But the woman’s concern was not for herself, “I’m not worried about me. I’m worried about my boy. A man tried to rob us. When I told him we had no money, he pulled out a knife and stabbed me.” She raised her injured hand to demonstrate how she tried to defend herself. “My boy saved me. He shoved the man away and that made the man go wild. He screamed like an animal and charged my son. I was too shocked to do anything,” the woman sobbed into her cupped hands then whimpered, “he stabbed my boy in the chest again and again. It happened so fast. My boy screamed and then went down. Blood was everywhere.The man laughed at me then ran away.” The woman coughed and wiped away her tears. I put my arm around her shoulder as a terrible sense of foreboding took hold of me. She cleared her throat and continued, “I didnt know what to do so I flagged down a car driving by. The lady in the car rolled down the window. I told her what had happened and she called 9-ll. Then she pulled over to help me with my boy. We tried to stop the bleeding but couldn’t. Within minutes, The paramedics came and took him to Copper hospital. I don’t have any idea what’s going on.” She pulled at the strands hanging from her kerlix bandage and asked softly, “Nurse, can you please call and find out about my boy for me?” My heart stopped. Oh, no! Was the boy we worked on earlier her child? My hands began to shake. I knew the answer before asking.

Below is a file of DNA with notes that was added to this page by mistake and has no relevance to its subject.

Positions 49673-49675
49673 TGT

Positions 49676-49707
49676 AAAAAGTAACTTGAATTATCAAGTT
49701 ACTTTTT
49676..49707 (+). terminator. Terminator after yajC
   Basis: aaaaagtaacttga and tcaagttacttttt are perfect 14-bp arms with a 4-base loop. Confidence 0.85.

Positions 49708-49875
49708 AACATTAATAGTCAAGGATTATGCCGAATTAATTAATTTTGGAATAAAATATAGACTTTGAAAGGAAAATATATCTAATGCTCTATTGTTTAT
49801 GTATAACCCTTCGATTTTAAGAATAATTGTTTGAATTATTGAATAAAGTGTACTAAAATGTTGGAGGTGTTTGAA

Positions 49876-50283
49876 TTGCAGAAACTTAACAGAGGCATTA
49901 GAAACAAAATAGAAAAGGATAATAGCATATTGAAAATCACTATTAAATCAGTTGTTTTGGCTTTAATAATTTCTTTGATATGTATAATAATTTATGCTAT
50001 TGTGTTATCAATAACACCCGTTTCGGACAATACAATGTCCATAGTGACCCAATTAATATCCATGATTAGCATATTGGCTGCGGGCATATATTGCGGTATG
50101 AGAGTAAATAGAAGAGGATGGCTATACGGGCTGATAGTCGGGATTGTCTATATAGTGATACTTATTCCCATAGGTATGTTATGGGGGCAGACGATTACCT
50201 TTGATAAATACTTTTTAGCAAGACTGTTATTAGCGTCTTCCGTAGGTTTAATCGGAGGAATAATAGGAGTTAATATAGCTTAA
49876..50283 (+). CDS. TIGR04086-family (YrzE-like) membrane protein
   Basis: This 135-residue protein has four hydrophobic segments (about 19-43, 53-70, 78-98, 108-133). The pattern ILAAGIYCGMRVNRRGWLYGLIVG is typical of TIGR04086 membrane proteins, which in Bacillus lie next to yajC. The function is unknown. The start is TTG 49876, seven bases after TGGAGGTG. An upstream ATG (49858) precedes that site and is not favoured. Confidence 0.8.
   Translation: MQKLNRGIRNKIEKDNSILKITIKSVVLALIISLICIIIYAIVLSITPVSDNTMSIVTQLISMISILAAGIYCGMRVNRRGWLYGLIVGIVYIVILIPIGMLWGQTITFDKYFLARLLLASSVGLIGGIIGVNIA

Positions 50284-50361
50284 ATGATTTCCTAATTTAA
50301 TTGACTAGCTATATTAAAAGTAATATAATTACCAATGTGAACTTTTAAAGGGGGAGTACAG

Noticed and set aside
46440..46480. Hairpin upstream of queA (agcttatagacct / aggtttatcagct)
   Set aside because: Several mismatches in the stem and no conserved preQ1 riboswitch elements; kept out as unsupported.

“What is the name of your son?” The woman stated his name. I choked back tears and the woman noticed. “What? What’s wrong?” “Your son is here,” I struggled to keep my composure. “They didn’t take him to Copper.” The woman sucked in her breath. “Where’s my boy?” Her eyes widened as new tears slid down her cheeks. She looked so young and vulnerable. My heart went out to her. I told her that I had to get the doctor. She stared at me. She knew. I found the doctor and told him the situation. He stopped what he was doing and went right to my patient. He explained that we did what we could but it was too late. Then He said as delicately as possible, “I’m very sorry for your loss.” The woman collapsed into sobs. I could do nothing except hold her. My shift was long done but I didnt care. My job as a healthcare provider may have technically been over but my duty as a nurse was not. I couldn’t leave her. Jean Watson’s philosophy had instilled in me what I had known in my heart- caring is what humans need to heal. At that moment, I gave my patient the care in the form of comfort she needed. She was inconsolable for a moment then she abruptly quieted down. I wiped her face with a warm wash cloth as she took one slow breath after another. “I want to see my boy,” she whispered. I told her it wasn’t a good idea to see him the way he was. It was a crime scene and we were not allowed to touch him. Blood was all over. But my patient was not to be deterred. She shook her head. She insisted that she see him.

It’s been said that the eyes are the windows to the soul and that’s so true. That night, I saw a soul that was in deep pain. I would not deny her request to cry over her son. I asked the doctor if it was OK and he gave permission. With a quiet dignity, she stood up and straightened her shoulders. Her eyes met mine. “Nurse, can you please come with me? I think I could bear it better if you came with me.” I told her I would stay right by her side. Slowly, I led the way to her son. Just before I pulled back the curtain, I lifted my hand to her. She took it.